....
> There are a number of assembly languages where the shift count can
> be a variable but only a small number of bits are used. Higher-order
> bits in the count are ignored. (Typically a shift of the number
> of bits in the word is equivalent to a shift of 0 (no change) rather
> than filling the entire word with the sign bit or with zeroes.)


Yep.

> Compilers typically take the shift count, stuff it in a register,
> and use the register for the shift count in a shift instruction.
> If the shift count is out of range for the instruction, let the
> nasal demons fly where they may.


I've seen that and was very surprised.

> For a specific example: Intel Pentium, gcc 3.4.2 on FreeBSD. A
> shift of N bits of an int or long (32 bits in this case) to the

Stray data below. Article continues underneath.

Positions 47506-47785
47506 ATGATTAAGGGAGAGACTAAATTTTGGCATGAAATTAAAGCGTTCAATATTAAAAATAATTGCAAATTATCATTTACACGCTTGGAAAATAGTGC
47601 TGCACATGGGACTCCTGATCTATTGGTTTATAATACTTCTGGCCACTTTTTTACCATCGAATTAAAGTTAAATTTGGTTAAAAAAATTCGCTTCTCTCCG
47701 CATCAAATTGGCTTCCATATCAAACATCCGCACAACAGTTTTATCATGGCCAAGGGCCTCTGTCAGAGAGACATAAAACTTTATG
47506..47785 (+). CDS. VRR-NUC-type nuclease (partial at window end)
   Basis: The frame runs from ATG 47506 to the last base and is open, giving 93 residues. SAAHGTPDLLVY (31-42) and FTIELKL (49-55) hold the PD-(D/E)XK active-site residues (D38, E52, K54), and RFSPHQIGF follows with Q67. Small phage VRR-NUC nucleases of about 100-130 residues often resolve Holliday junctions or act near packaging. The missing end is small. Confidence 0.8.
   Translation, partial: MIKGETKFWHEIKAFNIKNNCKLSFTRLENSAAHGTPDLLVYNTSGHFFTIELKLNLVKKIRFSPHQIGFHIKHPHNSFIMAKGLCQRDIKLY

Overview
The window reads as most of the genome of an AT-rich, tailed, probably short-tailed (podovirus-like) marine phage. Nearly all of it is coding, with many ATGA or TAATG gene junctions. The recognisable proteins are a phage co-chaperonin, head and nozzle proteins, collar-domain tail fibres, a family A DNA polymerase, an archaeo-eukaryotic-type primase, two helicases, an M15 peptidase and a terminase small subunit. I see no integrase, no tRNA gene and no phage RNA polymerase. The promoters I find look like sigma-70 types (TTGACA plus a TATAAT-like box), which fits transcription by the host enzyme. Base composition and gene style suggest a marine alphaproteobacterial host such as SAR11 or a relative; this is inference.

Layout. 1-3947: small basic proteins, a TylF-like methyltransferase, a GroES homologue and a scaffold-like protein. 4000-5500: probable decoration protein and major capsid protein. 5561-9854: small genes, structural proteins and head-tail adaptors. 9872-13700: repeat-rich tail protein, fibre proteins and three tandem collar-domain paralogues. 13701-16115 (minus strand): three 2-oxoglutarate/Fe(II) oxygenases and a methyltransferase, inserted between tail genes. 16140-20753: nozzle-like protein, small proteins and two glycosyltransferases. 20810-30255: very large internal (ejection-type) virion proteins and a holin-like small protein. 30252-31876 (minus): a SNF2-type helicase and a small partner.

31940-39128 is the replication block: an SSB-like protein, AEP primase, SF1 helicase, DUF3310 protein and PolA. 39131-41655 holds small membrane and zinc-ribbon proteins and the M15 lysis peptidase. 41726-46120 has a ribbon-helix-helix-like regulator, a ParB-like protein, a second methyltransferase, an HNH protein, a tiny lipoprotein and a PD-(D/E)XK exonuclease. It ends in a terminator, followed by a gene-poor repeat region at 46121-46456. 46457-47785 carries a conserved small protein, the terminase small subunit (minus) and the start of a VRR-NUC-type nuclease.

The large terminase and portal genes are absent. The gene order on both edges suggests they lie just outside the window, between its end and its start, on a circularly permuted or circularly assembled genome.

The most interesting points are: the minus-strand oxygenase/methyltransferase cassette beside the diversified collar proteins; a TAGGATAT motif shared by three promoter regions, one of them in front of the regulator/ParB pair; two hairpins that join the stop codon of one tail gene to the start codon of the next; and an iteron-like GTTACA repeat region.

> right seems to be treated the same as a shift of (N%32) bits to the
> right *WHEN THE SHIFT COUNT IS VARIABLE*. This is "wrong" according
> to what people would expect a shift to do. You get different results
> sometimes if the shift amount is a constant rather than a variable.
>
> The code:
>
> #include <stdio.h>
> int x(int a)
> {
> printf("%d: %lx\n", a, 0x12345678 >> a);
> return 0;
> }
> int main(void)
> {
> x(36);
> x(32);
> x(0);
> return 0;
> }
>
> The output (annotated to the right):
> 36: 1234567 Same as a shift of 4
> 32: 12345678 Same as no shift at all
> 0: 12345678


That all is correct, no doubt, however, my personal opinion is that that's
wrong to take the shift count and blindly feed it to the asm instruction
with such a limitation. It's as illogical as the need to cast one of two
integer multipliers to long integer in order to get the correct long integer
product. That strikes the math guys in the back. Anyway, I was talking about
a slightly different problem of the shift -- whether or not it's SAR-like or
something else, especially something very odd, probably not any kind of
shift at all.

Alex